All new buildings in Maharashtra must now be green & efficient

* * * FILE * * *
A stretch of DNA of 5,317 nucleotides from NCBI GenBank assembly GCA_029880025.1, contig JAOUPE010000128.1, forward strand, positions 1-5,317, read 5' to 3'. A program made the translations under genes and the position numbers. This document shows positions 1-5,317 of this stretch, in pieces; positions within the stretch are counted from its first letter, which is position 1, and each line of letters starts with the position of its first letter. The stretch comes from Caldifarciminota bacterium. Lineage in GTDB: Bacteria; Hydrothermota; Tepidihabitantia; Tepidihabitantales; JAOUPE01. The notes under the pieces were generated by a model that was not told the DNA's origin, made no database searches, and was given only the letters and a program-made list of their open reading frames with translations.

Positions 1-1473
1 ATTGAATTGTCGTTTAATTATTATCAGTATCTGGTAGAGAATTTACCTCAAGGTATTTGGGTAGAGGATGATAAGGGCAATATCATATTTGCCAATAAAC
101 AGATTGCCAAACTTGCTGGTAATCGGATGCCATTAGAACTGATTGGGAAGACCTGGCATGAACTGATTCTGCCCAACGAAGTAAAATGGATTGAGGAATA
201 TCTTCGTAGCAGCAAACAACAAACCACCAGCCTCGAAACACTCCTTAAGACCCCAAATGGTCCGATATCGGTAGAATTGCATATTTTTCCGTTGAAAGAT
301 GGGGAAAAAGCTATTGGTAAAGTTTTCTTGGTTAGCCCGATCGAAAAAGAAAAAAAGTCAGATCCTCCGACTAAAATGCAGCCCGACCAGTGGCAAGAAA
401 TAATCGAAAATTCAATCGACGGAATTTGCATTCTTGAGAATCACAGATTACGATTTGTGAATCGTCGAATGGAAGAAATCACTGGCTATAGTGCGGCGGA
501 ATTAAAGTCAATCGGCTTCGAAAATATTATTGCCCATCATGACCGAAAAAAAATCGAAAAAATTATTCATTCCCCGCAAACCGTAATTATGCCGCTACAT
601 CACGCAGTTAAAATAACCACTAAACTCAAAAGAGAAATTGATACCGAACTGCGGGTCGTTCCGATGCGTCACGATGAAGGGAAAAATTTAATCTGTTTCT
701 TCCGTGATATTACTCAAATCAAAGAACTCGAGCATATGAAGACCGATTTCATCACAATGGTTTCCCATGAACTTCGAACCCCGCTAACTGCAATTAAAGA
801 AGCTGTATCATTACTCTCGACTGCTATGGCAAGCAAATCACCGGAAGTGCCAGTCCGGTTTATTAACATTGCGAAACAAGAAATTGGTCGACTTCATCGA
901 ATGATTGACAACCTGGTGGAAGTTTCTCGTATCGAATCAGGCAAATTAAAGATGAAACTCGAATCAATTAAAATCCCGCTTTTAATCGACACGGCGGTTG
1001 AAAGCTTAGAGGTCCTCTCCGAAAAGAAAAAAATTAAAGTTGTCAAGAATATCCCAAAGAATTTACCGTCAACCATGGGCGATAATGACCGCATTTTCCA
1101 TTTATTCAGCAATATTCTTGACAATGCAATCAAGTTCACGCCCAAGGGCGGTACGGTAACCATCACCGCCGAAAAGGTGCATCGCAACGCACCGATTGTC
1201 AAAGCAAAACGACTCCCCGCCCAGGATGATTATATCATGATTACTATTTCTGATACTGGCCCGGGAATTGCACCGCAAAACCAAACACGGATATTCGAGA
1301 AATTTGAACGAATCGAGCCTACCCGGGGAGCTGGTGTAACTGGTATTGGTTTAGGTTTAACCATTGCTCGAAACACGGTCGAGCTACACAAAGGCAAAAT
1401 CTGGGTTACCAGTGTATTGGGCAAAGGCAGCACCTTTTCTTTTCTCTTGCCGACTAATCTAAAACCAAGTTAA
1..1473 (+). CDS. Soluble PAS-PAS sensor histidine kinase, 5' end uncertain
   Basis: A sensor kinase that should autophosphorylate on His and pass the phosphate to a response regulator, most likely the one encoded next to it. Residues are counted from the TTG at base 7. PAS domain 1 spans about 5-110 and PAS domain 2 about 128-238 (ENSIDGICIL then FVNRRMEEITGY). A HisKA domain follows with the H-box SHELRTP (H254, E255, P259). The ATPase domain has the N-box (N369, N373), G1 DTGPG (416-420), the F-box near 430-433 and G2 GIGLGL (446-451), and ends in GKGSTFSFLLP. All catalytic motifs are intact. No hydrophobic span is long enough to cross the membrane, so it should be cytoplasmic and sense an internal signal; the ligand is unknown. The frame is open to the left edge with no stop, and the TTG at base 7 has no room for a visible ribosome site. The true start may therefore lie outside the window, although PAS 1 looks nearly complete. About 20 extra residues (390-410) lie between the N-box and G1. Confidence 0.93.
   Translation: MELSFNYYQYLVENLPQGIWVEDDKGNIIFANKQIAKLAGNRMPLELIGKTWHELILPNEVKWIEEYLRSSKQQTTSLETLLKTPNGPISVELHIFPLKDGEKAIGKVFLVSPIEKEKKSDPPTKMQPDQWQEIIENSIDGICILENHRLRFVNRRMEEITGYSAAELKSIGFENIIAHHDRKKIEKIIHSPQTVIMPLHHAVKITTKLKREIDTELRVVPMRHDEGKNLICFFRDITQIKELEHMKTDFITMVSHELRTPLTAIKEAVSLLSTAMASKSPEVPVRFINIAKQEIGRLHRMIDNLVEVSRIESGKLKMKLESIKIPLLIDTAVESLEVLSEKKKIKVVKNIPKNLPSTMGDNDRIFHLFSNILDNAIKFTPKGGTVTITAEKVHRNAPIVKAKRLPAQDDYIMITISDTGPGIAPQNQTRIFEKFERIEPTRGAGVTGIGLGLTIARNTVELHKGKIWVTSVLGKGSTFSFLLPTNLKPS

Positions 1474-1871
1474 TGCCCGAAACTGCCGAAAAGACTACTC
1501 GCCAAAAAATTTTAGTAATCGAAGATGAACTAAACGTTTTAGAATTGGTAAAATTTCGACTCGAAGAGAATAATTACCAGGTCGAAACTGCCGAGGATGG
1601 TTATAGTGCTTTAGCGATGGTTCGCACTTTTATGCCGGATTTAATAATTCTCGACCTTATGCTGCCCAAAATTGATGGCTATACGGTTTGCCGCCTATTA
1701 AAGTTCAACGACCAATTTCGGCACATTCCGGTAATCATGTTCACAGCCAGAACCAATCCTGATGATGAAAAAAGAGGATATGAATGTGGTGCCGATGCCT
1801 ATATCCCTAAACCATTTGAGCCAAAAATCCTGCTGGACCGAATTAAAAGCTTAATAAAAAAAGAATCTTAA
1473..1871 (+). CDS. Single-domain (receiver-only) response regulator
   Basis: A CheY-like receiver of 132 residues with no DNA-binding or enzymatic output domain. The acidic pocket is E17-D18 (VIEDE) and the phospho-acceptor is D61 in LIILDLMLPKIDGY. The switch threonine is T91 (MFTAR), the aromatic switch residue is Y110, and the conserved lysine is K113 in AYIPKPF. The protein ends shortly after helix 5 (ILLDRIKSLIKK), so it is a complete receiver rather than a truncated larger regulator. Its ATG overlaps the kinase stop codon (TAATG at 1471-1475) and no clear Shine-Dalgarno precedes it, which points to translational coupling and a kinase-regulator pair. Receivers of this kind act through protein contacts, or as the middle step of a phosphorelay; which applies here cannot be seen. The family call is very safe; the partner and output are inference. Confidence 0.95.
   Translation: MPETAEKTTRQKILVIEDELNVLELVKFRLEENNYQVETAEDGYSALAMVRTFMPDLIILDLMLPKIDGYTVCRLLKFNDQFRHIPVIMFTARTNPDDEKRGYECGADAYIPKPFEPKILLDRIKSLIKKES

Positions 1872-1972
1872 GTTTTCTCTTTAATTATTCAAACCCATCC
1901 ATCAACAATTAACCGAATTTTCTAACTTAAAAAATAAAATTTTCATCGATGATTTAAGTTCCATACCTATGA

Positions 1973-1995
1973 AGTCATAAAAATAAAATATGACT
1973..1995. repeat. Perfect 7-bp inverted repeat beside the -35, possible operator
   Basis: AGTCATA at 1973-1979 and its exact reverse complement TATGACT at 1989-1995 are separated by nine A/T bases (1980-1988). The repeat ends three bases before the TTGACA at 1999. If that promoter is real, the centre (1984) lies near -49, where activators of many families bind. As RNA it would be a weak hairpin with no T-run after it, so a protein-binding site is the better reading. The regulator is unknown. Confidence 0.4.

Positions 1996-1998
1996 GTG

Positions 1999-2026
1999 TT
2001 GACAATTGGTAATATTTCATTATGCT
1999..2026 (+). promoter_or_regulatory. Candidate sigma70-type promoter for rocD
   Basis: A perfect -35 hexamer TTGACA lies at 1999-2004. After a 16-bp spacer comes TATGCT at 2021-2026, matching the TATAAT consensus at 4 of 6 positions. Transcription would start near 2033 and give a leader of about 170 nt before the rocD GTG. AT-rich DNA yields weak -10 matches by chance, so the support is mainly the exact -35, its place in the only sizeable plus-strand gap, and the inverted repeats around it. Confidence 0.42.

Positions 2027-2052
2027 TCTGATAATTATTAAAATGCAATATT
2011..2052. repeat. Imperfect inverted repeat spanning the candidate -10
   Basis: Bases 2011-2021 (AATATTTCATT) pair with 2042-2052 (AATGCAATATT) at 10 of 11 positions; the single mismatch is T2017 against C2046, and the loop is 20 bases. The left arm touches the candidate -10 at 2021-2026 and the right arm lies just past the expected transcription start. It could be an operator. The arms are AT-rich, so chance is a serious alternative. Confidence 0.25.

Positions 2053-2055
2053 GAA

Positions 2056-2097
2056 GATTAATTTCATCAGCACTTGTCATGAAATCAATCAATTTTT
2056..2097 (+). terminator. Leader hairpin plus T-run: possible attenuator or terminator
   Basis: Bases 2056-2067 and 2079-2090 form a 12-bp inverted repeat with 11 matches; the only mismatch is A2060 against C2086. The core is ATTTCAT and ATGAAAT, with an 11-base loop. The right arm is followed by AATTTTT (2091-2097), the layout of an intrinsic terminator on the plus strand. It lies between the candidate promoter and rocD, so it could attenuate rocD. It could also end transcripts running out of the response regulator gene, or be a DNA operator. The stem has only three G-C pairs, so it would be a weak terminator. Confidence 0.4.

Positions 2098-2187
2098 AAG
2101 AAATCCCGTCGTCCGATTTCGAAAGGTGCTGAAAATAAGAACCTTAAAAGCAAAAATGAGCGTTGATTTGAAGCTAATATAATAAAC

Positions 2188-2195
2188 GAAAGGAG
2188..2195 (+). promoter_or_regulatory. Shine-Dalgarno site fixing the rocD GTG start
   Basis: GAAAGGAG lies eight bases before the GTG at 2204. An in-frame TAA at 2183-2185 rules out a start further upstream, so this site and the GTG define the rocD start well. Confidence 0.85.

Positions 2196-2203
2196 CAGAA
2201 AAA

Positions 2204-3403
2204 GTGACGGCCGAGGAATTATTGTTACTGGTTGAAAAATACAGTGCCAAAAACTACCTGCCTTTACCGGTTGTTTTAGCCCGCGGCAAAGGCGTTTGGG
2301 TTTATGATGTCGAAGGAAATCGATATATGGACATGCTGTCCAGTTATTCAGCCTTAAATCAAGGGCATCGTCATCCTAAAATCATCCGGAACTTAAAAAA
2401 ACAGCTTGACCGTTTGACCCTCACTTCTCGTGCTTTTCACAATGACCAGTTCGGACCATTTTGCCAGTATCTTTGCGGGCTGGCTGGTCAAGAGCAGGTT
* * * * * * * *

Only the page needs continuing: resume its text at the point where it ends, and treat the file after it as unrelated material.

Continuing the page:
All new constructions in Maharashtra will have to be eco-friendly and comply with the energy-efficiency regulations; this is one of the highlights of the electricity-conservation policy that was cleared by the state cabinet on May 30. The state government will be amending the development control rules (DCR) to make it mandatory for all new constructions to follow 'green building guidelines'. If the new norms are flouted, then the final occupation certificate can be withheld and notices can also be issued to the developer. The guidelines will have a bearing on upcoming construction projects in the state. "The policy has to be practical. Nearly 90% of new construction sites in the city are SRA or BDD chawls redevelopment projects and in these projects there is hardly any space on the terrace for a solar panels. One policy will not work for all kinds of construction," said Nayan Shah of Mayfair Housing. "There should a provision for self-certification. It will add to the number of approvals that a builder has to secure from the authorities," he added. Green buildings are equipped with efficient systems to save 40-50% power consumption and 20-30% water consumption, besides enhanced ventilation, strong 'daylighting', superior sanitation, well-being and systems that boost occupants’ productivity. There is a record 750 such buildings in the city. "New buildings will have to adhere to the green building norms especially for energy conservation. No permission will be given if the plan is not in line with the norms," said power minister Chandrashekhar Bawankule. Maharashtra has become the first state in the country to have an energy-conservation policy and is hoping to save an estimated 1,000 megawatt in the next five years. The policy also makes it mandatory for all the government and semi–government buildings to replace their existing tubelights and compact fluorescent lamps (CFLs) to LEDs and the government will also give incentives to individual households that wish to replace bulbs and tubelights. Officials from the energy department said that the state government will be installing 1 crore LED lights, 15 lakh energy-efficient ceiling fans and 1.5 lakh energy efficient air-conditioners in 1,500 government buildings in the next 5 years. This will result in saving 128 million units of power across the state. The Maharashtra government has budgeted Rs 840 crore to implement the policy. Under the guidelines, agricultural pumps, which require nearly 30% of the total electricity supply, will be powered by solar energy. Similarly, water supply projects in the state that generate a bill of Rs 25 lakh annually will switch over to solar energy. Large-scale power consumers like malls and multiplexes will have to undergo a mandatory audit every two years. Meanwhile, power utility firms are already promoting the Unnat Jyoti by Affordable LEDs for All (UJALA) scheme to encourage lakhs of power consumers to conserve energy. This includes selling energy-efficient bulbs, tubelights, fans and ACs at a reasonable cost. "An ordinary bulb is an extremely energy inefficient form of lighting with just 5% of the electricity input converted to light. LED bulbs consume only one-tenth of energy used by an ordinary bulb to provide the same or better light output," said a source.